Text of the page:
Blank says the total market has about 500 women on the SA database who are willing to donate their eggs at one time. Egg donors are compensated by being paid R6 000 for out-of-pocket expenses and discomfort they have to go through per donation. An egg donor cannot donate more than four times in one year and cannot donate more than five live births. So if they donate for five live births, a donor can make at least R30 000. But since an egg donation sometimes does not result in a live birth, a donor may donate more than five times, meaning more money can be made. But each time, before


Blank says 45% of their business at Gift Ov Life is international, with couples coming to SA to conceive their babies through egg donation IVF. The egg donation agency has couples coming in from the UK and Australia and also black couples predominantly coming from Mozambique, the DRC and Nigeria. The reason we have couples coming from Africa is because there are no donors there because culturally, the rest of Africa is still behind in terms of donating the eggs. With the urbanisation in Johannesburg and Cape Town they are being educated as to why they should donate their eggs.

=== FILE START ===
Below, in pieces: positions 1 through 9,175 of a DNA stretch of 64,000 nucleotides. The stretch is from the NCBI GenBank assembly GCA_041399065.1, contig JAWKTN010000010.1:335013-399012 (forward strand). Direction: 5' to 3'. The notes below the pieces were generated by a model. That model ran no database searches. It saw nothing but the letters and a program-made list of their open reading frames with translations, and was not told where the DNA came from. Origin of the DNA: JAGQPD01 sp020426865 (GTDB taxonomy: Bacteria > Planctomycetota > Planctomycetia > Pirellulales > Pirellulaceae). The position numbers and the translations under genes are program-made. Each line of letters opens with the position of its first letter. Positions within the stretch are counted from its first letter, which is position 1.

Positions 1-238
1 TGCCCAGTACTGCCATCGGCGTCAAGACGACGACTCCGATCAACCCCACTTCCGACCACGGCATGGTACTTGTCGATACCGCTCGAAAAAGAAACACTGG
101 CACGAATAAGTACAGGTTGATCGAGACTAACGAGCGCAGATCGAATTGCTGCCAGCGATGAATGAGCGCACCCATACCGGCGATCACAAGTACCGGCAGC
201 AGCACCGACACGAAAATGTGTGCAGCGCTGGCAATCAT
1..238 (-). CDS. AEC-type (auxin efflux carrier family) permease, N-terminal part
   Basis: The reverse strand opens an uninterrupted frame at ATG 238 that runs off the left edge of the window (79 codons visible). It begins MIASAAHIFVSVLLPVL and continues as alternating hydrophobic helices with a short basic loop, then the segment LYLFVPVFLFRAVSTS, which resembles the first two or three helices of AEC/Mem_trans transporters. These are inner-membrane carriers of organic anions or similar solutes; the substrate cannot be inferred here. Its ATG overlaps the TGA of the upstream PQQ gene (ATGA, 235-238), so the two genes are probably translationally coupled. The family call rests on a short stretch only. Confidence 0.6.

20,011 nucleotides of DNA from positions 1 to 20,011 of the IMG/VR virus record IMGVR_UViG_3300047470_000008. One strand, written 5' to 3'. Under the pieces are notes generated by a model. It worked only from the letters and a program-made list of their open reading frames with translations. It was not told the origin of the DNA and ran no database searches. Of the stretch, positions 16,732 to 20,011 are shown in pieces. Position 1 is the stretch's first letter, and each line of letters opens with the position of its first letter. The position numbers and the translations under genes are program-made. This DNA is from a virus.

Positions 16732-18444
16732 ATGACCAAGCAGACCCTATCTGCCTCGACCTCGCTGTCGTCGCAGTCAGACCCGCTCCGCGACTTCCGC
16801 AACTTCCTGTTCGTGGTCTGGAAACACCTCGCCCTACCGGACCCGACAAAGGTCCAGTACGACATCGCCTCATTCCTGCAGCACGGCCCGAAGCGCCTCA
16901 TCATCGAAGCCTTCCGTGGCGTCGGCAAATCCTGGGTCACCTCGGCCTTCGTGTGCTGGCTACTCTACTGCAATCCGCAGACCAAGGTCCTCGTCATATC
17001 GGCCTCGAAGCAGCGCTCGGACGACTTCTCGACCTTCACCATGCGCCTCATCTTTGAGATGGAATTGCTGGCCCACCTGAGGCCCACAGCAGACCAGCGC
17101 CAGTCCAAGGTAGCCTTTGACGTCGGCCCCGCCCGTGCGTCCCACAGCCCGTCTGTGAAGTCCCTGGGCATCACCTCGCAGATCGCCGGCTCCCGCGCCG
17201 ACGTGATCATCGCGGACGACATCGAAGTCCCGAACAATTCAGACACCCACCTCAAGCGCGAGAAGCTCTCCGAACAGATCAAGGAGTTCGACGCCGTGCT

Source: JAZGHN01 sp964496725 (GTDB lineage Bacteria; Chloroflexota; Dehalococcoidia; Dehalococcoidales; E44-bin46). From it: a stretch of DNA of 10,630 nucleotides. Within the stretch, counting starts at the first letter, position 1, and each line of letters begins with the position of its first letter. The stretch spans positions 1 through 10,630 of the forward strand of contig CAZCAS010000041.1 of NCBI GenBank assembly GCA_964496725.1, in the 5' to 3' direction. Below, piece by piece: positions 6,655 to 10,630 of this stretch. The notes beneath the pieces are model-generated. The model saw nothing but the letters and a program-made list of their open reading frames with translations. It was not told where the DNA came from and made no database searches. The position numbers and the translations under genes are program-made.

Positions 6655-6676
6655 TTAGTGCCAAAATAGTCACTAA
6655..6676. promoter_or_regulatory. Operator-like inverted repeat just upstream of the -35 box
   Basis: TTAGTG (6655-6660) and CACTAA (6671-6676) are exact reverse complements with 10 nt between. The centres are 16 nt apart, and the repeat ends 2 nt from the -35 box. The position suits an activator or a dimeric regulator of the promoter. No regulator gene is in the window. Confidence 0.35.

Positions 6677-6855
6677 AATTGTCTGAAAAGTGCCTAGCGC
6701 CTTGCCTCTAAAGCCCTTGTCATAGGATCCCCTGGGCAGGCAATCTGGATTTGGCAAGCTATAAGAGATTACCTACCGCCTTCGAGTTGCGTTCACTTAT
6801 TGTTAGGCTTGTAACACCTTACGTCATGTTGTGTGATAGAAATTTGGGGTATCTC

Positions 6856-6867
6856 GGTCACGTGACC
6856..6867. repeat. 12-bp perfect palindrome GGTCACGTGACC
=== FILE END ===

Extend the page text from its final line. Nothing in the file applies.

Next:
Young women in their 20s and early 30s have an option of having their eggs frozen to be used later when they decide to have their own babies. Women are now freezing their eggs, but it costs about R50 000. The women that should be freezing their eggs in their 20s and early 30s probably cant afford to freeze them at this stage, and by the time they get to 35 or 40 years of age and they decide they now want to have babies they dont have healthy eggs, says Blank.


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www.finweek.com 24 October 2013